This archetype held through the Skylab missions. “The real change in personnel came in the run-up to the space shuttle,” Abbey says.
“The dream is alive”
For the shuttle, a new space plane designed to land on a runway and fly again, NASA would need bigger crews with a wider range of skills. The 122-foot- long orbiter was unlike anything launched before: It could carry between two and eight people, stay in space for weeks, deploy satellites, host large experiments, and dock to space stations.
“We were looking for people that had good engineering and science backgrounds and had performed in high-stress environments and worked well with team members,” says Abbey, who was in charge of astronaut selection, training, and flight assignments during the shuttle era. “That opened it up considerably … and we were also able to open it up to include a lot more women and include minorities that had the backgrounds we were looking for.”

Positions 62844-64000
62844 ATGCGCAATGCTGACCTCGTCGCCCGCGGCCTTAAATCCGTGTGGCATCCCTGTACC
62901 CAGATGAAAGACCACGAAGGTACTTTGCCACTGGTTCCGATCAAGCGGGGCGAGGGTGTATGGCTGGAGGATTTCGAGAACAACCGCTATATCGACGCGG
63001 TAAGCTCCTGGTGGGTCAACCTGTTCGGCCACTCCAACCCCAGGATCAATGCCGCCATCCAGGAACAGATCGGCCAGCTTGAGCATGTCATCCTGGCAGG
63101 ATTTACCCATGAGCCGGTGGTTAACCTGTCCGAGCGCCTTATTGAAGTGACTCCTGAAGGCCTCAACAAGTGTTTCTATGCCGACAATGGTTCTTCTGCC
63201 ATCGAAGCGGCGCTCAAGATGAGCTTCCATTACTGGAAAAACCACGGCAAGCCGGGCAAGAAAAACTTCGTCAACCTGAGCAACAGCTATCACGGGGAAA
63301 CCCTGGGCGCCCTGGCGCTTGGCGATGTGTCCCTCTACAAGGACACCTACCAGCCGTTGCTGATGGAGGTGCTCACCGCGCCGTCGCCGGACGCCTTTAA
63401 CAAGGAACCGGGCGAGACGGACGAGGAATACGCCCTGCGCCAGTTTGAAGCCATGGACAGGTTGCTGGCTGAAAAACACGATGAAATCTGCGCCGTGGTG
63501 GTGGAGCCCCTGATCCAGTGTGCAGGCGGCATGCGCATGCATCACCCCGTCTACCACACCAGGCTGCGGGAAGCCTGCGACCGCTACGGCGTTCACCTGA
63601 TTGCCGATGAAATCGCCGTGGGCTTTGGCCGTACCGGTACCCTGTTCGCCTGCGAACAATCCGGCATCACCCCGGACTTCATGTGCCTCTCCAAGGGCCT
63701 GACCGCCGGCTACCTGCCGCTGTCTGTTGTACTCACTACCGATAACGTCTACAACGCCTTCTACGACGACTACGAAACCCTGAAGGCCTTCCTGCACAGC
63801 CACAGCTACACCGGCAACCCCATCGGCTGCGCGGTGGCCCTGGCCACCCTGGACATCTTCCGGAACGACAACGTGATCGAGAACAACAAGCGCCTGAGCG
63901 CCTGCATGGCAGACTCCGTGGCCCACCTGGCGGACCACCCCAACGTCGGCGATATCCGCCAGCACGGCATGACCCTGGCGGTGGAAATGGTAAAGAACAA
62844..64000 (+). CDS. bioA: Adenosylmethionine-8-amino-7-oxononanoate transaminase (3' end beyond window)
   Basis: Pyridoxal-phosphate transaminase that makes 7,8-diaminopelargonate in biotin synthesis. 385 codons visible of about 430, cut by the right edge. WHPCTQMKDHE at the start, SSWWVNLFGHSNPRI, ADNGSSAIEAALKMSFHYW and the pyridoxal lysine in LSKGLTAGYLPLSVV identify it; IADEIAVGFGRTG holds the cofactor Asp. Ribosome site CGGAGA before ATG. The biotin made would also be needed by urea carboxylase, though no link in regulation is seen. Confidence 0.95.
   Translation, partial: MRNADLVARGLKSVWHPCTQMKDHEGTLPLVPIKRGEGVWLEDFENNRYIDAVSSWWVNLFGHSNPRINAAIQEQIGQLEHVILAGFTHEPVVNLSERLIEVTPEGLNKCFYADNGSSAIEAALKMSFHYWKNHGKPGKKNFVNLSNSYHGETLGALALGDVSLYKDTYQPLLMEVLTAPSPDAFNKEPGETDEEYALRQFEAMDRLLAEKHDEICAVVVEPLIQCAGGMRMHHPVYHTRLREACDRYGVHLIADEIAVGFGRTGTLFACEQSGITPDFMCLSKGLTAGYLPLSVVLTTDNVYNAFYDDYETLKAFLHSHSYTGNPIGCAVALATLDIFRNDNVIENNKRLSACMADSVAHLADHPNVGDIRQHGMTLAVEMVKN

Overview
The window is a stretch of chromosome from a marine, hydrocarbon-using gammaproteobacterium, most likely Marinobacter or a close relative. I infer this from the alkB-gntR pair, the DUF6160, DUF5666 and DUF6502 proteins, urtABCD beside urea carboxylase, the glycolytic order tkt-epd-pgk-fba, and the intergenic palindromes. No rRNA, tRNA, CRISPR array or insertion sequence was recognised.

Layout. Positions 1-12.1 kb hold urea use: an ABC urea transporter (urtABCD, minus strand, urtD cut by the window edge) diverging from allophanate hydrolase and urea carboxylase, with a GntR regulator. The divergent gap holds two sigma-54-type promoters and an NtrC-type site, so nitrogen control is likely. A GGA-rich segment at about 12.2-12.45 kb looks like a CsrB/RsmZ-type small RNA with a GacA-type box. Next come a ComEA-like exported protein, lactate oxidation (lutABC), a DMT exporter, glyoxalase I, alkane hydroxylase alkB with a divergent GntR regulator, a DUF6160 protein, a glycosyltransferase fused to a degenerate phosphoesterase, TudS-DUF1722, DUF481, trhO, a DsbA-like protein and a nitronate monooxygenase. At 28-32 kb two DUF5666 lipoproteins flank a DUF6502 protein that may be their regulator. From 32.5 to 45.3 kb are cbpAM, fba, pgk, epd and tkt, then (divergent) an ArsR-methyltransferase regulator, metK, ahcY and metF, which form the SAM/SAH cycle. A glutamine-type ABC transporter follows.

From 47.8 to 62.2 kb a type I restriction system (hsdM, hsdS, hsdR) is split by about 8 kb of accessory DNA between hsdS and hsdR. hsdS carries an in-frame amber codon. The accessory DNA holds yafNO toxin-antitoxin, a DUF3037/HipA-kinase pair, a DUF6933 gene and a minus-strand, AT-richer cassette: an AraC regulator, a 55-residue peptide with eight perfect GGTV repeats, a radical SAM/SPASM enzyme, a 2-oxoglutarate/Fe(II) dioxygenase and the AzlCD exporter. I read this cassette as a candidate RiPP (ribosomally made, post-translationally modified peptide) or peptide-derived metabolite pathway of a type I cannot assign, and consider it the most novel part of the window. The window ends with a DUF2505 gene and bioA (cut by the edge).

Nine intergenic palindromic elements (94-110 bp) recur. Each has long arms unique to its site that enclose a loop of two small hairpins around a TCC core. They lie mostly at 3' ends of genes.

The 1978 class of NASA astronauts was the biggest yet: 35 people including the first women, African Americans, and Asian Americans. In addition to pilot astronauts, NASA began to fly “mission specialists” who performed science or engineering tasks. By the ninth shuttle flight, “payload specialists” were flying as well, responsible for an experiment or piece of equipment.
In 1983, Sally Ride, the first American woman in space, flew on the seventh shuttle flight, a six-day mission to deploy multiple satellites. The next shuttle flight included the first African-American NASA astronaut, Guion Bluford, who returned to space on three subsequent launches. Additional women and people of color would follow, as efforts within NASA to increase the diversity of the workforce—particularly in the early days at the Marshall Space Flight Center in Alabama—reflected the civil rights progress of the country.
The model for shuttle astronauts established in 1978 held throughout the program, Abbey says. Space shuttles flew missions to repair malfunctioning satellites in space, including the Hubble Space Telescope. These repair missions were a first, and required veteran astronauts who could perform long and strenuous spacewalks. Shuttles also carried a science module called Spacelab built by the European Space Agency. The orbital lab provided a platform for astronauts to carry out microgravity experiments in physics, astronomy, materials science, Earth observations, and more.
Sending citizens to space